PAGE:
http://research.microsoft.com/apps/pubs/default.aspx?id=156072

You could have googled it yourself though.

It bears revisiting this.

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November 03, 2013, 04:59:44 AM
 #40

Were getting to the next hurdle in the bitcoin dialogue.

1) The network hash rate is increasing tremendously, and looking at all the major players coming to market by December/January, we are looking at another 10PH added in the next several months.
2) This is going to push the difficulty up as well.
3) As the network hash rate increases, the PPS rate is going to drop dramatically. Whereas a few months ago you could be pulling in a few BTC a day with 100GHs machines, you are lucky to pull in 0.1 now. What this is going to do is push smaller miners to other currencies and the rise of pools like multipool and middlecoin. This is going to create a situation where there are a lot of hashes being pulled from the BTC network, and the difficulty is going to level back off - however because the rate is too high for most small miners (anything less than 0.001% of the hashing pool), a lot of them are going to stay away.
4) There is going to be a rush to liquidate hashing hardware, reducing the pool further, and consolidating the "generators" to a smaller and smaller group.
5) As the other currencies start to become as acceptable, BTC is going to come into the sites of day traders and forex investors - allowing them to make money day trading while the market is still young. This influx is going to boost the price of BTC phenomenally.
6) Disruptive technologies are around the corner which are going to push the hash rate even higher. Only those with BTC reserves at this point will be able to purchase the new machines.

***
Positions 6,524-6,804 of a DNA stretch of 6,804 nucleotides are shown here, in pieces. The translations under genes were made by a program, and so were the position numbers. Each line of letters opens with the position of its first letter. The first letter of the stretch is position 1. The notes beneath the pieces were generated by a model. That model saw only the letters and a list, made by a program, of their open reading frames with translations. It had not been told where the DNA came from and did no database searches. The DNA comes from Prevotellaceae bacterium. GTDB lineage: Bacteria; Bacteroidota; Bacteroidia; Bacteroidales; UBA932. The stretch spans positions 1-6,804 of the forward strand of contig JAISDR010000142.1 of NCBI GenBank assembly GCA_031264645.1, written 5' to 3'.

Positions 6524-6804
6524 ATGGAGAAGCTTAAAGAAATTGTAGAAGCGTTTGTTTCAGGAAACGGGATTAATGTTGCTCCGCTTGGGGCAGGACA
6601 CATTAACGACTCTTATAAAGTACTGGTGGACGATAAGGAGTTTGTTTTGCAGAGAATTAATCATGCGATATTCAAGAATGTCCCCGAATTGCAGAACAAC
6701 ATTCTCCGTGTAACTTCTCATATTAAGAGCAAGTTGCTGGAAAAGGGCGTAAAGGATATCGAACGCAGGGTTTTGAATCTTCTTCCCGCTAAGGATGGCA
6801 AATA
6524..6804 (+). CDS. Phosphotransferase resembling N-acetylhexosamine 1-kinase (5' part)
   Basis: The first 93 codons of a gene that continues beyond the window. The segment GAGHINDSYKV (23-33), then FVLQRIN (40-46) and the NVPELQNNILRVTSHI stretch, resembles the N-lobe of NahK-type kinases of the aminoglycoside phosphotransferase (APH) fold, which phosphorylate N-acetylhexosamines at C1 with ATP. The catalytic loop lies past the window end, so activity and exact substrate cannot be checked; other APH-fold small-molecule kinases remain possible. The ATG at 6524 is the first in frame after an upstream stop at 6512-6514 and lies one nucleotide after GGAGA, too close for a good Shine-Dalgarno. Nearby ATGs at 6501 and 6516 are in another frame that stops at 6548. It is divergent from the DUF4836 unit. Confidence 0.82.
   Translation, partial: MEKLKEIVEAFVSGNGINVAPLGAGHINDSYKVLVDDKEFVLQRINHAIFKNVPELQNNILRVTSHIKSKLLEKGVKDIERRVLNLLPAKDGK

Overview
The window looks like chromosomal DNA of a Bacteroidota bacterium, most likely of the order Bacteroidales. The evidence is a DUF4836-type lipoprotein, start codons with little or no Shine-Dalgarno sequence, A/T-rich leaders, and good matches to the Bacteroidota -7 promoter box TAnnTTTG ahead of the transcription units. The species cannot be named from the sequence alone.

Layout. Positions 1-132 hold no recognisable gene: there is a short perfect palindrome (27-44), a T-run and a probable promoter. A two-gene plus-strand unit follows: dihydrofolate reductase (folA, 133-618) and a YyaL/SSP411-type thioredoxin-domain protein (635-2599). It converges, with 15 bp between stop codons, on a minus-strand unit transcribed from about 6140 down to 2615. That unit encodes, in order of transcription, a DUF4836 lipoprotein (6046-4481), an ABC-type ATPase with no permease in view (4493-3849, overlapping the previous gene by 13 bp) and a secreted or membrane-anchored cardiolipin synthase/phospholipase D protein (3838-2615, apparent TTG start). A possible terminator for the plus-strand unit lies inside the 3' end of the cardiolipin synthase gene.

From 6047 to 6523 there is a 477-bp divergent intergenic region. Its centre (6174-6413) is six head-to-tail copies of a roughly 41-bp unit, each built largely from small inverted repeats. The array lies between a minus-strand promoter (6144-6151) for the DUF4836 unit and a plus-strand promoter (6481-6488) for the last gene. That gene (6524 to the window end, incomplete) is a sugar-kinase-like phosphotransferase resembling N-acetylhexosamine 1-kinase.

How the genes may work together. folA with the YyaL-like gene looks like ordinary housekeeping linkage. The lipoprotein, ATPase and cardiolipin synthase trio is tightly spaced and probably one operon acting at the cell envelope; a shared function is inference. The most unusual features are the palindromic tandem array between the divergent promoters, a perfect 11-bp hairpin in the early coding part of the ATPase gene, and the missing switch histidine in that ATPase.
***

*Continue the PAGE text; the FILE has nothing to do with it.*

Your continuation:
7) A new class of BTC elites will arise and the hashing battles ensue. Other Crypto Currencies will start to look a lot more attractive, and the pool will shrink again.
Cool As we near the 1M block size limit, transactions are going to become more and more costly, so BTC to other currencies will replace straight BTC to BTC transactions. Intermediary currencies will start to see their valuation rise the same.
9) At this point, it becomes cyclical - fully mined crypto currencies become the "gold standard" and other currencies are simply orders of magnitude smaller. You might see a structure something like this.

BTC as the root gold standard -> LTC as an intermediary fund for scryptcoins -> Next 3-4 fully mined cryptocurrencies -> next 3-4 fully mined scryptcoins -> Intermediary transaction mechanisms

You'll also see the generation of OTU wallets with fixed amounts of BTC, and the conversion from digital trading currency into physical trading bits - verifiable via local tools. The need for a BTC encapsulation mechanism is going to arise - something that allows these physical BTC to maintain their value and not be counterfit nor copied - something like a RFID inside with a read only verification combined with a biometric database and bitbook...

But before we get there, we still need to mine the rest of the coins. And $55k per coin is a very, very low estimate in my appraisal.

However, there are a few things which could damper this.
1) Disruptive technologies which break the encryption of the BTC wallet keys
2) More undergound trading haulted by regulation
3) Regulation and governmental oversight (two way street)
4) Passing fad where investors and money leaves the market - remember, BTCs are only as valuable as they can be exchanged for tangible goods (or means to get tangible goods).
4) Internet explodes, WWIII, Zombie outbreak